“I couldn’t tell where the natural environment ended and the set began,” Markella Kavenagh tells me of the first moment she set foot on the set of The Lord Of The Rings: The Rings of Power. Much like the audience at home, albeit with a better view, the 22-year-old was blown away by the visually stunning filming locations in New Zealand. Thanks to her Harfoot character, Elanor "Nori" Brandyfoot, Kavenagh got to enjoy the outdoors to the fullest extent. A breed of Hobbit, the Harfoots spend their time living, and concealing themselves, amongst the green-tinged moors of Middle-earth. “They [production] really made it look like we were part of the natural environment, which was like a character in our world,” she recalls.
I meet with Kavenagh in a London hotel on the same week the series is set to debut on Prime Video. Just a stone’s throw away from us, workmen are deconstructing the elaborate elven-inspired set which was set up in London’s Leicester Square for the global premiere the night before. There’s a buzz of excitement in the air, not to mention the frantic energy that comes with busy press days. Yet Kavenagh, for the large part, seems unfazed. There’s a calmness about her throughout our interview. It could be tiredness from the night before, but it strikes me as more than that. She’s taking the experience in her stride, whilst still making sure not to take it for granted.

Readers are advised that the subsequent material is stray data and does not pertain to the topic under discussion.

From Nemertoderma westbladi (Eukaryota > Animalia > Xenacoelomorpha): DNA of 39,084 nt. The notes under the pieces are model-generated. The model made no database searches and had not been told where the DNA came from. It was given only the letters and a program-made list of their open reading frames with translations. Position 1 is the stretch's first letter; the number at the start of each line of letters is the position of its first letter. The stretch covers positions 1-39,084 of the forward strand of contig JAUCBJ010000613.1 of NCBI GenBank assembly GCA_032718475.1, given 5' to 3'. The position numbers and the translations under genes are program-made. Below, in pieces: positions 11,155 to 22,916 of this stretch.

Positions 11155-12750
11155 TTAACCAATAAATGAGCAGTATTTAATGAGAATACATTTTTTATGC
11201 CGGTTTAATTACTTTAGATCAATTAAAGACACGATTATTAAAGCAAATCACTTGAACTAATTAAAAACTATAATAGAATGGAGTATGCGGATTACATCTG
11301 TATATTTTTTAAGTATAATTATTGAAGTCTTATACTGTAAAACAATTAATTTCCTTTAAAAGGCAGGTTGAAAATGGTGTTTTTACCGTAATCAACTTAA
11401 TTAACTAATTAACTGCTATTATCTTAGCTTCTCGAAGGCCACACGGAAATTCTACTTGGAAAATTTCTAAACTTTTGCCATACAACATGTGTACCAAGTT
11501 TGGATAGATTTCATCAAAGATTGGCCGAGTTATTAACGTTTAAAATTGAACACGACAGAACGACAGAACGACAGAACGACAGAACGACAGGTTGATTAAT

Kavenagh was working in a fashion retailer in her native Australia when she was invited to read for a part in The Lord Of The Rings prequel. One moment she was locking up the shop, the next, she was planning for the biggest audition of her life. After completing a series of screen tests, whereby she read for a character shielded by a pseudonym, Kavenagh got the life-changing call telling her she’d been cast in the then-nondescript role. A remarkable moment for anyone, especially a young actor in the very early stages of their career.